Cystic fibrosis (CF) is an autosomal recessive genetic disorder affecting approximately 75,000 individuals worldwide, which is caused by mutations in the gene for the cystic fibrosis transmembrane conductance regulator (CFTR) protein. The disease affects multiple organ systems including the lungs and respiratory tract, pancreas, intestine, liver and kidneys. However, the highest medical need is in the lungs, where complications from CF-related lung disease currently account for 80% of all CF deaths.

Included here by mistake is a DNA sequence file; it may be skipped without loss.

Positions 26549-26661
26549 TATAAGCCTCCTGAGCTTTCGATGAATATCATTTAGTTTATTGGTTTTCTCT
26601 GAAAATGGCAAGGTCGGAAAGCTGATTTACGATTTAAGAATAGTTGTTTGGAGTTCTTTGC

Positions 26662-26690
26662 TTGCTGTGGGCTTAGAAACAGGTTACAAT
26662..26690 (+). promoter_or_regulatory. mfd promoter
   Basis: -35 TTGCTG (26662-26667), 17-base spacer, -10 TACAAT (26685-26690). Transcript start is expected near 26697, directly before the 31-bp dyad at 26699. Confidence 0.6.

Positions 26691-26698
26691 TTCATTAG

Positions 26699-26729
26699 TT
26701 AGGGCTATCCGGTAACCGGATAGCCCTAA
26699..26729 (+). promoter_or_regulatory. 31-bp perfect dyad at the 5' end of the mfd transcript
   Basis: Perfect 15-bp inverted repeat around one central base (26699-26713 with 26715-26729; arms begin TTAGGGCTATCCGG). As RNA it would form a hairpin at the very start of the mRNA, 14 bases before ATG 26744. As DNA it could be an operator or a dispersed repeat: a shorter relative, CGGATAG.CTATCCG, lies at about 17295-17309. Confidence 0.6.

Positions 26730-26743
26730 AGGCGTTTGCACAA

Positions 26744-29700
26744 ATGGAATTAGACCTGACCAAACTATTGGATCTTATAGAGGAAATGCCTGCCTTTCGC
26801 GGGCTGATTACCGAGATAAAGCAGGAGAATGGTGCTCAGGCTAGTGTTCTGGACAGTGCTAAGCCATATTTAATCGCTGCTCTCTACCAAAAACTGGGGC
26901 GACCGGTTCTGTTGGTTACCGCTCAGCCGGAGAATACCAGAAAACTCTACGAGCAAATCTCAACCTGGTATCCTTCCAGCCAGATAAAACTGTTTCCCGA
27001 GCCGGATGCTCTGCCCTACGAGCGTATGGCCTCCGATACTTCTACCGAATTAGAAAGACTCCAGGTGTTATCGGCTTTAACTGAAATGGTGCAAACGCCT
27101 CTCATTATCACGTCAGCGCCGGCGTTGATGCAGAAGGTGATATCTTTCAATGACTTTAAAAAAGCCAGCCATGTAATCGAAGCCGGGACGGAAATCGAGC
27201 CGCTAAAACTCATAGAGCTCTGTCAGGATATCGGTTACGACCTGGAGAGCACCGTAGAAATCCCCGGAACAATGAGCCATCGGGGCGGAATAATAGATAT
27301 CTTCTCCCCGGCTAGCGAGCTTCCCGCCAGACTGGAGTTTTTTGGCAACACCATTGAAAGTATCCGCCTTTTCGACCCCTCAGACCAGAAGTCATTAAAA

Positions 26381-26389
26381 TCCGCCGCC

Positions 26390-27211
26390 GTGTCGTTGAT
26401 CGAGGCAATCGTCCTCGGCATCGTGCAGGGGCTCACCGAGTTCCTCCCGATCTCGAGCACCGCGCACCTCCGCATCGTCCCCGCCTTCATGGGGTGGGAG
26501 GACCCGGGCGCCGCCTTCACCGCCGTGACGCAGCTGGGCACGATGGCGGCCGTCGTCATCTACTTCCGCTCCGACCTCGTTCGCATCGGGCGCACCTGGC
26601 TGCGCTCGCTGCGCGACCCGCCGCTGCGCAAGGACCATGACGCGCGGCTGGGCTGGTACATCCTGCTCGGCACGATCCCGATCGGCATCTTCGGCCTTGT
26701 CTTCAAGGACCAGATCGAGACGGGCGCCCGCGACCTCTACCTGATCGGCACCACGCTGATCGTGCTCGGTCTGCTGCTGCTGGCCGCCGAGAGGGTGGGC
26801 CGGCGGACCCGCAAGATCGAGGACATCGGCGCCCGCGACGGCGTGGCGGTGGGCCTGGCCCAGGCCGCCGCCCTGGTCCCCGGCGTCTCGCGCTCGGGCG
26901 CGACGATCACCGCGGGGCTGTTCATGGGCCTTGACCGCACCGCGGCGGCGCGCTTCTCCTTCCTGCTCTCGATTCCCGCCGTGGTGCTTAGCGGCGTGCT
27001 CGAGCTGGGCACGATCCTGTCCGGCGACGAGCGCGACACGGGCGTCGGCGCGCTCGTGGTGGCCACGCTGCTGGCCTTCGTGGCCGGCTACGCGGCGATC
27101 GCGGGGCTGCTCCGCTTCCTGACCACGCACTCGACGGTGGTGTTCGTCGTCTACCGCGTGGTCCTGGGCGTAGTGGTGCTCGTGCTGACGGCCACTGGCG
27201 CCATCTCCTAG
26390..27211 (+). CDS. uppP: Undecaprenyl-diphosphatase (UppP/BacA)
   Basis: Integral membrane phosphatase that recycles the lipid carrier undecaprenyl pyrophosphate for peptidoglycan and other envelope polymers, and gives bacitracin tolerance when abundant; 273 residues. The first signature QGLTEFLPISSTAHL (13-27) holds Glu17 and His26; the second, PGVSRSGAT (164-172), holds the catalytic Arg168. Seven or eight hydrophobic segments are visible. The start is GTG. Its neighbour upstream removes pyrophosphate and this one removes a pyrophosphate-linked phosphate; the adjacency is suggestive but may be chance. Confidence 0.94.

CF lung disease is hallmarked by dehydration of the fluid volume on the airway surface, resulting in reduced clearance of mucus, the lung’s principle mechanism for cleansing itself. The mucus becomes thick and sticky, progressively accumulating into obstructions that are chronically colonized by viruses and bacteria, leading to frequent, acute lung infections, inflammation and loss of lung function. The long-term result of the constant insult from the infections and the body’s own immune response is progressive, permanent tissue damage and scarring (fibrosis) in the lung that commonly requires lung transplantation and often leads to early death. No cure for cystic fibrosis is known, although several therapies have been approved to address the underlying cause of the disease in some patients. Despite these therapies, the median age of survival for CF patients is only 30-40 years of age.